Mexico's Bristling Army
Chiapas events may push Mexican Army into increasing civil role
FOR the first time in years, there are rumblings from the barracks in Mexico. Human rights groups, and now the Clinton State Department, have charged the Mexican Army with widespread use of torture and the indiscriminate aerial bombing and rocket attacks on the indigenous villages that ring San Cristobal de las Casas in the southerly state of Chiapas in the aftermath of the New Year's rebellion by an Indian army.
The Mexican Army is having none of it. It talks of a spare budget and has issued veiled complaints about being used by the government of President Carlos Salinas de Gortari to quell the revolt, then being left to drift in the winds of contention.
In the past an unwritten agreement between the military and the Mexican government kept the generals out of politics; the politicians kept their hands off the barracks. This understanding -
which spared Mexico the fate of coup-prone Central American neighbors - may be the most important casualty of the uprising by the Zapatista National Liberation Army.
Chiapas is a symbol of what can go wrong when militaries, even comparatively small armies, are given tasks that they are ill-equipped to carry out, due to their traditional role as a nation's guardians from external enemies. Inappropriate roles and missions, not necessarily size, are what make militaries potentially dangerous actors outside civilian control. In the case of Mexico, the clock is ticking.
The origins of the deteriorating civil-military relationship can be traced to long before the Chiapas uprising. A 1993 report about conditions there by the Minnesota Advocates for Human Rights shows why one cannot be anything but pessimistic about the role of the Mexican military in the days ahead unless drastic changes are made. The military's own role in internal security in the poorest state in Mexico itself contributed to popular support for the Zapatista insurgents.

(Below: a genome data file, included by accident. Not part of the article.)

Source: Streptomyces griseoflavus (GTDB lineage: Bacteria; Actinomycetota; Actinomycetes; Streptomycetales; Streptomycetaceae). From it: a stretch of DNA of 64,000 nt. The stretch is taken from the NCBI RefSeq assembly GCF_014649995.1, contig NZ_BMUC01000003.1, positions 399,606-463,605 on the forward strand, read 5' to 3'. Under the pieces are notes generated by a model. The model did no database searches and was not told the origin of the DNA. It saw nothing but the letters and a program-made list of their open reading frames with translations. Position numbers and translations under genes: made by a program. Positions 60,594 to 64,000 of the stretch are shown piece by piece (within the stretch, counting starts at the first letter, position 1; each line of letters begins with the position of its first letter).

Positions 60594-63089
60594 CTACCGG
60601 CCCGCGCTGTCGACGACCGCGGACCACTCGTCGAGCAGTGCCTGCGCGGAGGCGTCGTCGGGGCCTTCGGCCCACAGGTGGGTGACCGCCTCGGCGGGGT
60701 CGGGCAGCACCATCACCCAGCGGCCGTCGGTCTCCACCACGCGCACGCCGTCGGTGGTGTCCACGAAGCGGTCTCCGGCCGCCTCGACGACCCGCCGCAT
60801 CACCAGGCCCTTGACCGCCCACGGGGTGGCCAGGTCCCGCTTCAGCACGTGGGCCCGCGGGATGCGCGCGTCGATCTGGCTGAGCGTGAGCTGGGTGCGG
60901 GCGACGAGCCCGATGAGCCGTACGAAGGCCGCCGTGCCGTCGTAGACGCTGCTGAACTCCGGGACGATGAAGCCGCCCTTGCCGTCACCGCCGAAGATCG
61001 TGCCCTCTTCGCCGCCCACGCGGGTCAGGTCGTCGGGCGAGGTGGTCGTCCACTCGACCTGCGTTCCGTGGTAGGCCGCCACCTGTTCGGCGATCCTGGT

Citing a constitutional prohibition of military involvement in Mexican domestic matters, the report - prepared before the Chiapas revolt - noted ``troubling signs of renewed involvement of the military in civilian affairs during the administration of President Salinas de Gortari.
``Another disturbing development is the deployment of the army among the indigenous populations of southern Mexico - especially in Chiapas - where long-simmering land conflicts have been aggravated by the government's agrarian policy. Lawless practices of the Mexican military have become increasingly tolerated at the highest levels of the Mexican government. The growing acceptance of lawless military involvement in detentions and searches among civilians is a dangerous development.''
Widespread abuses predating an actual guerrilla outbreak are no surprise to those aware of the record of militaries carrying out internal security roles. In the United States, the distinction between national defense and internal security is designed to prevent the military from becoming a politicized praetorian guard.
Since the Mexican Army is trained to use maximum force to destroy an ``enemy,'' illegal practices are almost inevitable - all the more so once the guerrilla insurgency burst upon the scene with unsuspected force. In testimony on Feb. 2, US Assistant Secretary of State for Human Rights John Shattuck pointed out that, despite reports of hundreds killed in the fighting in Chiapas, the government had not admitted to having captured a single wounded prisoner.